report on the proposed or ongoing management of each funded  
               project, and any additional minimum requirements and  
               priorities for a project or plan proposed in a grant or  
               loan application developed and adopted by the Council.

          3)Requires an applicant for financial assistance for a plan or  
            project pursuant to this bill to declare its intention to  
            follow a detailed budget and schedule.

          4)Requires a project or plan funded pursuant to this bill to be  
            consistent with the state's planning policies and reduce (as  
            permanently as is feasible) greenhouse gas emissions  
            consistent with AB 32.

          5)Directs the Council to manage and award financial assistance  
            to a city, county, or nonprofit organization for preparing,  
            planning, and implementing urban greening projects that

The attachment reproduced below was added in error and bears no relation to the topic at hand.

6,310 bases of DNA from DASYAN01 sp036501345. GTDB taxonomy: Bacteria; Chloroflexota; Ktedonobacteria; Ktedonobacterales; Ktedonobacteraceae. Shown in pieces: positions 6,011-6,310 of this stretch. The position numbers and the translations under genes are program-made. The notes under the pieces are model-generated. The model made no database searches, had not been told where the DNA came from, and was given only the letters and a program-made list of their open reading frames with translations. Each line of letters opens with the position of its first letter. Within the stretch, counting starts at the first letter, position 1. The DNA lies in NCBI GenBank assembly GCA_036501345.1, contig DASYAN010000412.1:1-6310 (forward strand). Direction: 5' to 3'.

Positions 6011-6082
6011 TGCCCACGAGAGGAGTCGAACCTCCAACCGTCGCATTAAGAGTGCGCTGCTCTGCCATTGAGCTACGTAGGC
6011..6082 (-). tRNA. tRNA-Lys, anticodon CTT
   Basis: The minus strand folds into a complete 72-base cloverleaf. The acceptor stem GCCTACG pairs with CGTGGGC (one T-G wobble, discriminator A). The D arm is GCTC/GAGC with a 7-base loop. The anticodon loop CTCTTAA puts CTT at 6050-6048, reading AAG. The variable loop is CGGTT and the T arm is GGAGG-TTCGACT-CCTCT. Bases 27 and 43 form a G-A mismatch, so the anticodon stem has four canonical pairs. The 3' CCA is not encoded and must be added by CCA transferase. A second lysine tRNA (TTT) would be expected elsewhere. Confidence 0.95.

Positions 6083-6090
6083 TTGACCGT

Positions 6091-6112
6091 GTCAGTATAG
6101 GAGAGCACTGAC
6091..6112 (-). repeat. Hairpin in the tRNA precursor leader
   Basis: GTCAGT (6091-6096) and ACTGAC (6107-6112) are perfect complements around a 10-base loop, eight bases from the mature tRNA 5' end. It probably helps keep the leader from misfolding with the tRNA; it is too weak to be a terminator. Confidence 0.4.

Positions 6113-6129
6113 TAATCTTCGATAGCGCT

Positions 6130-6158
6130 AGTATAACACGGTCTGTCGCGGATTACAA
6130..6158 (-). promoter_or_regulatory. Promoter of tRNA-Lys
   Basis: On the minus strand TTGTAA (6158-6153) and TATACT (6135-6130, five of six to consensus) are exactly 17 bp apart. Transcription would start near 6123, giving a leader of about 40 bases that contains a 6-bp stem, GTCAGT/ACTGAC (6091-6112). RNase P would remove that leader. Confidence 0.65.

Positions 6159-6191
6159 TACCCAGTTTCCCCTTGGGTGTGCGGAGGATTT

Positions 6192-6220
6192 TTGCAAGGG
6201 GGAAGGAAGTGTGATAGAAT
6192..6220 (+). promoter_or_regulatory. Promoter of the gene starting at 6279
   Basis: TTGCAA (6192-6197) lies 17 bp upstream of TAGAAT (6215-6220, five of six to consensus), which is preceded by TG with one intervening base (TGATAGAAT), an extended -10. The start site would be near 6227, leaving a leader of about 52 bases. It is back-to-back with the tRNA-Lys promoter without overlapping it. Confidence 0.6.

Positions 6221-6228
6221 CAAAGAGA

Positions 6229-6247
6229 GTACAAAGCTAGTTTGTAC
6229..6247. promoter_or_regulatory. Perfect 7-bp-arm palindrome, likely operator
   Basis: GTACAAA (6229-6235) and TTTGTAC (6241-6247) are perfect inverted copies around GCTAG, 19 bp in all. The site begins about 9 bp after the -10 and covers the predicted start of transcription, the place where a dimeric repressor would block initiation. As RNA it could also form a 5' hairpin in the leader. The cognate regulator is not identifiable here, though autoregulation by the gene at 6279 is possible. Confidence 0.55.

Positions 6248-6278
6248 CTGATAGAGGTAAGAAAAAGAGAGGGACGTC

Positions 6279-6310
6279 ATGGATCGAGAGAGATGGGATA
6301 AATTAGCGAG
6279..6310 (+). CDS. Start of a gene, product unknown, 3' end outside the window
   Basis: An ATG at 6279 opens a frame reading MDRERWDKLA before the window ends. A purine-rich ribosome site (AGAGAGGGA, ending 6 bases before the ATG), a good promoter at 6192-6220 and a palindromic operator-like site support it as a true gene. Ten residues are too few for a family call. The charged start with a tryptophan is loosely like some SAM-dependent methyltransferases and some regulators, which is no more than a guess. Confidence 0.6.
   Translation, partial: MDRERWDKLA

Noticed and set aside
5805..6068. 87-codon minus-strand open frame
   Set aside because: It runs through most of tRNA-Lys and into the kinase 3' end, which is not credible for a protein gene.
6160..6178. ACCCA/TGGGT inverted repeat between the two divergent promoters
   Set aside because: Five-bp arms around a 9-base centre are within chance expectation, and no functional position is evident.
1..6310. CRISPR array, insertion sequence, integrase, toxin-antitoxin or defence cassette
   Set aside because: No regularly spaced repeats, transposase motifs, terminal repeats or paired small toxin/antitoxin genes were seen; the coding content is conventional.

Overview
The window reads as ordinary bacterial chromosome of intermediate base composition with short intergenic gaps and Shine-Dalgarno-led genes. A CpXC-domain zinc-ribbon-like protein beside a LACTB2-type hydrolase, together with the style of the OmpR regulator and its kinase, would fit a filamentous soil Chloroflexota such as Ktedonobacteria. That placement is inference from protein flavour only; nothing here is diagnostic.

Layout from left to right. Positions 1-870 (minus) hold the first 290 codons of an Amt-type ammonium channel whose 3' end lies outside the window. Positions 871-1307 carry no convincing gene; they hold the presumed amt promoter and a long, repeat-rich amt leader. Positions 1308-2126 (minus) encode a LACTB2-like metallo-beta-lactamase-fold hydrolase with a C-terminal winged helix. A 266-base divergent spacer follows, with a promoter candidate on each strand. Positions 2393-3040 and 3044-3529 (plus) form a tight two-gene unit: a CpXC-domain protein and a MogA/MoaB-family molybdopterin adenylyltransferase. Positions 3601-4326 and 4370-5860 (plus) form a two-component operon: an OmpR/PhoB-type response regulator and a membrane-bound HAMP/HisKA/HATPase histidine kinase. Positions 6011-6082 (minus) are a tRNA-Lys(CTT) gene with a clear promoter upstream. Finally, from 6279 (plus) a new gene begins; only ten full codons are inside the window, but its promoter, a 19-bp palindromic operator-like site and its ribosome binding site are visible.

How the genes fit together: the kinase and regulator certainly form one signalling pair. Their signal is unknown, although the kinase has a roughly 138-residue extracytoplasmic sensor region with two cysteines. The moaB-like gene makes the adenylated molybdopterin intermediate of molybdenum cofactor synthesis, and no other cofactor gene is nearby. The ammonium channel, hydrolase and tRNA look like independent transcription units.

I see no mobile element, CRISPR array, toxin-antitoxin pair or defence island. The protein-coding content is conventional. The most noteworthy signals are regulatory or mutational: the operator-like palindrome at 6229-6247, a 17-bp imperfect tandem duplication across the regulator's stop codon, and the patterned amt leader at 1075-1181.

provide multiple benefits, as specified, and are not  
            mitigation actions required under existing law.
          6)Specifies that this financial assistance shall be funded by  
            the $90 million in Proposition 84 funds allocated for urban  
            greening projects.

          7)Allows up to 25% of the moneys allocated for urban greening by  
            Proposition 84 to be used 








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          to award revolving loans or grants to a COG, countywide  
            authority, metropolitan planning organization, local  
            government, or nonprofit organization for the purpose of  
            creating urban greening plans.

           FISCAL EFFECT  :  Unknown

           COMMENTS  :

          1)According to the author, "California is at the forefront of  
            climate change solutions that achieve significant, near-term  
            reductions in the carbon pollution that is causing global